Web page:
Meatloaf is classic comfort food, and like many comfort foods was born of a need to stretch a little bit of food to feed a lot of people. You take a pound of ground meat, add extenders like vegetables and breadcrumbs and bind it all together with an egg, and boom: a pound of meat feeds a family of four, maybe even with leftovers for sandwiches the next day.
The downside is, while meatloaf is delicious, it is not always healthy. Classic recipes use fatty ground pork and hamburger, along with salt-laden add-ins like crushed crackers or seasoning packets. Some even incorporate little pockets of cheese (okay, THAT would probably be good enough to make it worth the saturated fat and calories!).
But it's not hard at all to healthy up this classic family recipe and make it as good for you as it is good tasting. Once you have the basic formula nailed down, you can vary the ingredients so that they are better for you and customize them so they are just the way you like.
The easiest substitution is to swap out fatty meats for leaner ones like ground sirloin or ground turkey. These are great places to start; the downside is that ground sirloin can be dry, while turkey can be both dry and flavorless. That's where your add-ins come in, the most necessary of which is vegetables.
Vegetables are essential because they add flavor, bulk and moisture. You want quite a lot, about a third of the volume of your meat, maybe even more depending on your taste. Some recipes call for cooking them first, others call for chopping them very small. I whir mine in the food processor until they are very finely minced, then add them into the meat raw; I've never had an unpleasantly crunchy-raw veggie surprise yet. You can pretty much play around with whatever you like; the only thing I would say not to omit is onion, because their deep flavor plays so well with meat and is part of that classic "meatloaf" taste we all love. You can try carrots, celery, bell peppers, mushrooms, even spinach (which goes really well with turkey meatloaf). Bonus: this can be a way to sneak vegetables past picky eaters because they just sort of disappear into the mix.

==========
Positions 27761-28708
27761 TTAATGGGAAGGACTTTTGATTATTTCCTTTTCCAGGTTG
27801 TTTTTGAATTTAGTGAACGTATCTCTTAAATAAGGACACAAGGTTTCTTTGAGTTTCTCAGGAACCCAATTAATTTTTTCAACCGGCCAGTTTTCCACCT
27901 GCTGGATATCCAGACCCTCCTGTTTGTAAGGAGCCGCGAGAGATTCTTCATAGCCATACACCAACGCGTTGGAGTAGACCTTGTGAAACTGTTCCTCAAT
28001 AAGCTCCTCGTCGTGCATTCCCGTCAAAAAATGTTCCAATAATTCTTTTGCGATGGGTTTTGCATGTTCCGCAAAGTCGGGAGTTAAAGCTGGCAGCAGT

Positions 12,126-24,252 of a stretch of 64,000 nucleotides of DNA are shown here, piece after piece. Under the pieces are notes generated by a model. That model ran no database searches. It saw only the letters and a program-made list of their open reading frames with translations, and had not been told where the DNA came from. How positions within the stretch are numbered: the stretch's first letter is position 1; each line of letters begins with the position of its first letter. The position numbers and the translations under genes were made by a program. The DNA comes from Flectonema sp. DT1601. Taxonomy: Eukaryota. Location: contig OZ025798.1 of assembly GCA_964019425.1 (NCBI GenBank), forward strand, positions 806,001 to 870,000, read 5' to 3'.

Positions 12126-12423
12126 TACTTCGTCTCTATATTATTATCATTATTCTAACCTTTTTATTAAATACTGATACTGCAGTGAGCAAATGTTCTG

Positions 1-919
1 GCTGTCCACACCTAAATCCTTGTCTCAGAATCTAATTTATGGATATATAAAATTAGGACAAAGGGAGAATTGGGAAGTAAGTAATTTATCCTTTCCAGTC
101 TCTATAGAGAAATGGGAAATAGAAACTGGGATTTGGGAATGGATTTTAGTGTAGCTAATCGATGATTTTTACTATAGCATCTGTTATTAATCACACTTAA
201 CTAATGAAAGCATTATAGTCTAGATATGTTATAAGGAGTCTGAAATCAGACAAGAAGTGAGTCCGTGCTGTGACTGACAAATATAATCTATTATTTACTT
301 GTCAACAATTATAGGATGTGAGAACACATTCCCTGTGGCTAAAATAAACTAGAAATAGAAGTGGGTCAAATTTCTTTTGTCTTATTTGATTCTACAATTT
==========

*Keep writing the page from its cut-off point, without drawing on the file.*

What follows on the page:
Next up is your starch, which is generally breadcrumbs or crackers, although when my husband did the South Beach Diet we had a grain-free meatloaf using white beans which was really good. You can use whole grain bread to make your breadcrumbs, or lower-sodium crackers for your cracker crumbs. Or you can make a panade, a paste of bread and milk that adds moisture and helps tenderize meat.
Then comes the fun part....spices and sauces to add flavor. Be judicious with sugary sauces like barbecue sauce and ketchup; try thinning them with water to make more of a glaze instead of brushing them on full-strength. And just don't bother with those awful salty seasoning packets; instead, try spices and herbs you already know you like. Oregano is yummy in meatloaf; so is thyme, or try salt-free seasoning blends.
What's your favorite trick to make meatloaf healthy and yummy?